Kirkwood also includes some tiresome lectures delivered by The Bosun – in theory these include explaining five ways in which the world might end – the what is clear enough here, but the why isn't – another case where Kirkwood's treatment of the physics seemed to me to lack depth. Oh, and there's an irritating flash forward to thousands of years in the future – as the play struggles from that familiar problem of new work, not knowing how to finish. That flash forward rather unfortunately calls to mind the far more effective scene in heaven in Angels in America currently playing in the Lyttelton.

I was also pretty annoyed by Kirkwood's cheap and lazy jibe at the Quakers (I happen to be one). Like the tiresome Trump joke it struck me as a writer looking for an easy laugh and in the Quaker case having not actually bothered to discover whether her lines were accurate. Actually, Quakers do have a book, it's called Quaker Faith and Practice. And it is simplistic to suggest that all Quakers do is sit and wait – that's a start, but it's much more complicated - rather like, I have a sneaking suspicion, the physics in this show).

The staging, by Rufus Norris, assisted by Katrina Lindsay (designer), Paul Arditti (sound), Paule Constable (lighting) and Finn Ross/Ian William Galloway (video designs) is slick, but, again, not as clever as others seem to think. Paul Arditti achieves the greatest coup with sound making one physically shake – but after the first deployment it achieves diminishing returns. The video designs in the context of this subject I'm afraid caused my mind to go back to The Curious Incident which integrated that element much more strongly into a far more powerful play. Rufus Norris strives for those moments of electricity in physical movement and touch, but I'm afraid I couldn't quite lose the sense of effort – he doesn't find that effortless power that, for example, Marianne Elliott so often brings to her work (including for example in The Curious Incident).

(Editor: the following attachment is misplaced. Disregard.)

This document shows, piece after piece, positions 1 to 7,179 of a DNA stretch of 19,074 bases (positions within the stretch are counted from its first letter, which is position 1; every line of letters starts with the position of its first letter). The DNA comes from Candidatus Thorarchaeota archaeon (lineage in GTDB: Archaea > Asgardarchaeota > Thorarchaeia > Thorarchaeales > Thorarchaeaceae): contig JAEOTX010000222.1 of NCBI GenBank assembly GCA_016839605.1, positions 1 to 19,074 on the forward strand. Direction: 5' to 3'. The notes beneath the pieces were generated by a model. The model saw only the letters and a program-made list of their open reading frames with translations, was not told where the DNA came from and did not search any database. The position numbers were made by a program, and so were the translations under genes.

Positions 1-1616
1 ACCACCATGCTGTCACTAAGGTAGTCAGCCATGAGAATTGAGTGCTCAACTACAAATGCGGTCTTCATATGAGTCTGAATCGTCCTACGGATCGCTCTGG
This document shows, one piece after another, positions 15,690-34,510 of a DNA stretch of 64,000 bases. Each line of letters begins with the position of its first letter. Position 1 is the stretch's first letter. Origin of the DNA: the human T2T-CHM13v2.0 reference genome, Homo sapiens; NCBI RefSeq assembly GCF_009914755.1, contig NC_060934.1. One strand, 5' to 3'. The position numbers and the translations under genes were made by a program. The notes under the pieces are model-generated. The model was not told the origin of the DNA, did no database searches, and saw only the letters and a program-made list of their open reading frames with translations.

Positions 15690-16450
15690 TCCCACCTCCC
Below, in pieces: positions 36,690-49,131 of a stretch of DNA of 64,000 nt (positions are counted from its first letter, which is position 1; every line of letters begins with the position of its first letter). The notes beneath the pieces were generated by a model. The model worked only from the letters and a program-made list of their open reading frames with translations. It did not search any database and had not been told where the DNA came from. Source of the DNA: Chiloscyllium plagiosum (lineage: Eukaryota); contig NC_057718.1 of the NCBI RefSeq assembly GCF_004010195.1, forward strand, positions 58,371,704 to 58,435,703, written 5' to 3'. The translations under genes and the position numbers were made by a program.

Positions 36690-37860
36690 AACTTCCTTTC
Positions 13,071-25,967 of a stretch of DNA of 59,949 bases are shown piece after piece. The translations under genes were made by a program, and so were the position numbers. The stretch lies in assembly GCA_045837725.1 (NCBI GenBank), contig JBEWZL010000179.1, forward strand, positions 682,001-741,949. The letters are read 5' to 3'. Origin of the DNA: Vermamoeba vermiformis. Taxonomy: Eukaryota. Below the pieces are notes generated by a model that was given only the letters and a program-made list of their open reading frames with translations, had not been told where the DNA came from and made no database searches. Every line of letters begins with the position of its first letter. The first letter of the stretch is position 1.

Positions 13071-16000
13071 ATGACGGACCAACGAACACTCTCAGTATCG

The performers do their best with the material. I was not as wild about Olivia Colman as some – this was my first encounter – but she did more than most to make me believe in Jenny as a unique individual person – and when she describes the circumstances of the death of her child I was moved. I'd really like to see Joseph Quinn in a better written part – I was close to the stage and there were several occasions when I was subjected to what felt like a piercing gaze from him – there's definite, compelling power there not shown to best advantage by the play. I got increasingly irritated with the text Paul Hilton is obliged to deliver but it was only in writing this that I realised I had previously seen him give a strong performance in the very different part of Peter Pan in the Olivier. He is evidently an actor of talent, again let down by the material.

I can see this might finally earn Norris's National a West End transfer on the basis of Colman's star quality and Kirkwood's reputation from Chimerica. But if it does earn one, it will be undeserved. If you're a Colman fan you may want to seek a ticket, otherwise this is pretty missable.